Another Court Rejects RIAA's 'Making Available' Claim

from the good-news dept

Yet another court has rejected the RIAA's "making available" theory of copyright infringement. As a central part to most RIAA cases against individuals for file sharing, the record labels have insisted that merely making an unauthorized music file "available" for file sharing is the equivalent of copyright infringement. Others have pointed out that the law is pretty clear that there needs to be actual distribution (i.e., a copy is actually made) before you can show infringement. The RIAA doesn't like that theory because the evidence they have usually only shows that a file is available, not that it was actually shared. The specific case at hand involved the RIAA asking for a default judgment against an individual who did not respond to charges of infringement, but the judge rejected the default judgment, noting that by using the "making available" standard, the complaint was insufficient. The judge, among other things, points to William Patry's book on copyright, where he explains that "without actual distribution of copies.... there is no violation [of] the distribution right" and also to the infamous Perfect 10 ruling concerning copyright infringement of thumbnail images.


Reader Comments (rss)

(Flattened / Threaded)

  1.  
    identicon
    zcat, Feb 25th, 2008 @ 9:15pm

    Not a good precident

    GPL3 defines 'making available' as equivalent to distribution... do we really want to undermine RMS?

    Oh.. never mind :)

     

    reply to this | link to this | view in thread ]

  2.  
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    Javarod, Feb 26th, 2008 @ 5:29am

    Making it available is the same as copyright infringement? Does that mean if I leave my door unlocked I can be sued for copyright violation? After all, someone could come in and copy my movies or music since I made it available.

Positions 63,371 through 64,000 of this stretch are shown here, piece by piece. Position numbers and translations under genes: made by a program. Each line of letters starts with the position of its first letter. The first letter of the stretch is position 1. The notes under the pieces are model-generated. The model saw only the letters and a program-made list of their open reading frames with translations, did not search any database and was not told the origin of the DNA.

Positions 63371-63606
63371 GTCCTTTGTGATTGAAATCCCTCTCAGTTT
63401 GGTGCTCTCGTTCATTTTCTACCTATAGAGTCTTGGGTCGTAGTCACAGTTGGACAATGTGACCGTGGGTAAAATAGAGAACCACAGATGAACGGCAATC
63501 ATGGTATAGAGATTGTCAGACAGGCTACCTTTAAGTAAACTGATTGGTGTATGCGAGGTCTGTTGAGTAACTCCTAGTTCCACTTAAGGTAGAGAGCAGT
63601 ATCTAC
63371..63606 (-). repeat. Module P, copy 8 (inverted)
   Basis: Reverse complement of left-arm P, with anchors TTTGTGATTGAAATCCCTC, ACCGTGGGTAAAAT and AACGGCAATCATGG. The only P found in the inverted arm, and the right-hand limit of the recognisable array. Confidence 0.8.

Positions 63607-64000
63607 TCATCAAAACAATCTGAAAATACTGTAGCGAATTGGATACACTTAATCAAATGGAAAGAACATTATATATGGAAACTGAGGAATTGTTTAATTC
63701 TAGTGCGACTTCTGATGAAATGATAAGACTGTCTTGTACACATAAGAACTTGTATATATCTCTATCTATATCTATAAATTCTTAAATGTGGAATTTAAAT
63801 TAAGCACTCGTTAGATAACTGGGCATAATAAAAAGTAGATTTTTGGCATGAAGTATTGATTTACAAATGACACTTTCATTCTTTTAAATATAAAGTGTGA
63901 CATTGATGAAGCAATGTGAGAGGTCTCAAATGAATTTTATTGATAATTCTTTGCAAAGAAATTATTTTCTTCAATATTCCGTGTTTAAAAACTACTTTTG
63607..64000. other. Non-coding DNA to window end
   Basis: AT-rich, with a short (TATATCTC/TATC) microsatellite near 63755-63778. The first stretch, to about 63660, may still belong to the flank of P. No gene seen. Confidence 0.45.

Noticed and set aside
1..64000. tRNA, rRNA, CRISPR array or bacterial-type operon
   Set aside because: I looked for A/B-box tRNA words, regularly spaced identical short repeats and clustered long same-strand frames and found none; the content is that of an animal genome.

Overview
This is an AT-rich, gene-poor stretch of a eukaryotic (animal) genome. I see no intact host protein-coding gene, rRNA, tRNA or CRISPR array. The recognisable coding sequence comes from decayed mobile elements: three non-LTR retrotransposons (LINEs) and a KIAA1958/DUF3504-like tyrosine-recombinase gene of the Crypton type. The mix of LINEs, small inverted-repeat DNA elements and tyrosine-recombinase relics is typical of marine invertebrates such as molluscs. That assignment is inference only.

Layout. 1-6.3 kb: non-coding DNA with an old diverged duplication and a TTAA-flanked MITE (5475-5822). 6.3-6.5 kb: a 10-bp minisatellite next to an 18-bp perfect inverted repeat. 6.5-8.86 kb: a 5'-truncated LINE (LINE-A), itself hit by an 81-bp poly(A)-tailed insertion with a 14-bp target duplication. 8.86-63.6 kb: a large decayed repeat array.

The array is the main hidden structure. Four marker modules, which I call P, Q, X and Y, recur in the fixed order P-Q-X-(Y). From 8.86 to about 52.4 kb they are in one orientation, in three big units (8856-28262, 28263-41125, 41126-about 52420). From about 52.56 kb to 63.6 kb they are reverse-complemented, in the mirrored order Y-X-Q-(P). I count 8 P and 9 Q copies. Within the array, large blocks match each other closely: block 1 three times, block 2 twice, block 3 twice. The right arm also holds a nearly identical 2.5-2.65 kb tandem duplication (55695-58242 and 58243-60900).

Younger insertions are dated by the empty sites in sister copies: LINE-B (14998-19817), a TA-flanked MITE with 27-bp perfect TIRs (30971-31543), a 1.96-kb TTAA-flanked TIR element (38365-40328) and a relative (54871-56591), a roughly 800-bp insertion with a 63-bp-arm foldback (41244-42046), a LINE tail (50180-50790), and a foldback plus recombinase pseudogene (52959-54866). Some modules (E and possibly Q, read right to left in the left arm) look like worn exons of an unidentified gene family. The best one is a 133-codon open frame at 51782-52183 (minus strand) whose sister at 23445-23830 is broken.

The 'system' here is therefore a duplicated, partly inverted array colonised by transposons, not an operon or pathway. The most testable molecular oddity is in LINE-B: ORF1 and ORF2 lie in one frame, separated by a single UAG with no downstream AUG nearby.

:D

     

    reply to this | link to this | view in thread ]

  3.  
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    Anonymous Coward, Feb 26th, 2008 @ 5:38am

    Re:

    No, javarod, it just means that your analogy is stupid.

     

    reply to this | link to this | view in thread ]

  4.  
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    Seth, Feb 26th, 2008 @ 5:57am

    Re:

    Maybe not the best analogy but flaming him doesn't make you sound any more intelligent. So either be productive to the thread or don't post.

    His point is valid though, there are many way to make copyrighted material available and for that to be interpreted as infringement is a bit of a stretch.

     

    reply to this | link to this | view in thread ]

  5.  
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    Anonymous Coward, Feb 26th, 2008 @ 6:28am

    Re: Re:

    I wasn't trying to make myself sound smart. I was just pointing out how terrible his analogy was.

     

    reply to this | link to this | view in thread ]

  6.  
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    David, Feb 26th, 2008 @ 7:13am

    Well, Javarod does make a good case of where do you draw the line on "making available"? Is a simple password enough? or do we need to protect it with high end encryption?

    I think leaving the door unlocked is a good analogy...

     

    reply to this | link to this | view in thread ]

  7.  
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    Anonymous Coward, Feb 26th, 2008 @ 8:23am

    Is there any valid reason besides copyright violation in putting copyright material in a file sharing program?

     

    reply to this | link to this | view in thread ]

  8.  
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    Dalane, Feb 26th, 2008 @ 8:47am

    File sharing does not mean "stealing". Say you have a DVD and it gets scratched. Do you now have to go buy a new DVD? No you can download it and burn a new copy. After all you already own a license to have the movie.

     

    reply to this | link to this | view in thread ]

  9.  
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    Dave, Feb 26th, 2008 @ 9:12am

    By the RIAA's rationale, cops should be responsible for car theft since they setup cars that are unlocked (or sometimes running) for thieves to steal.

     

    reply to this | link to this | view in thread ]


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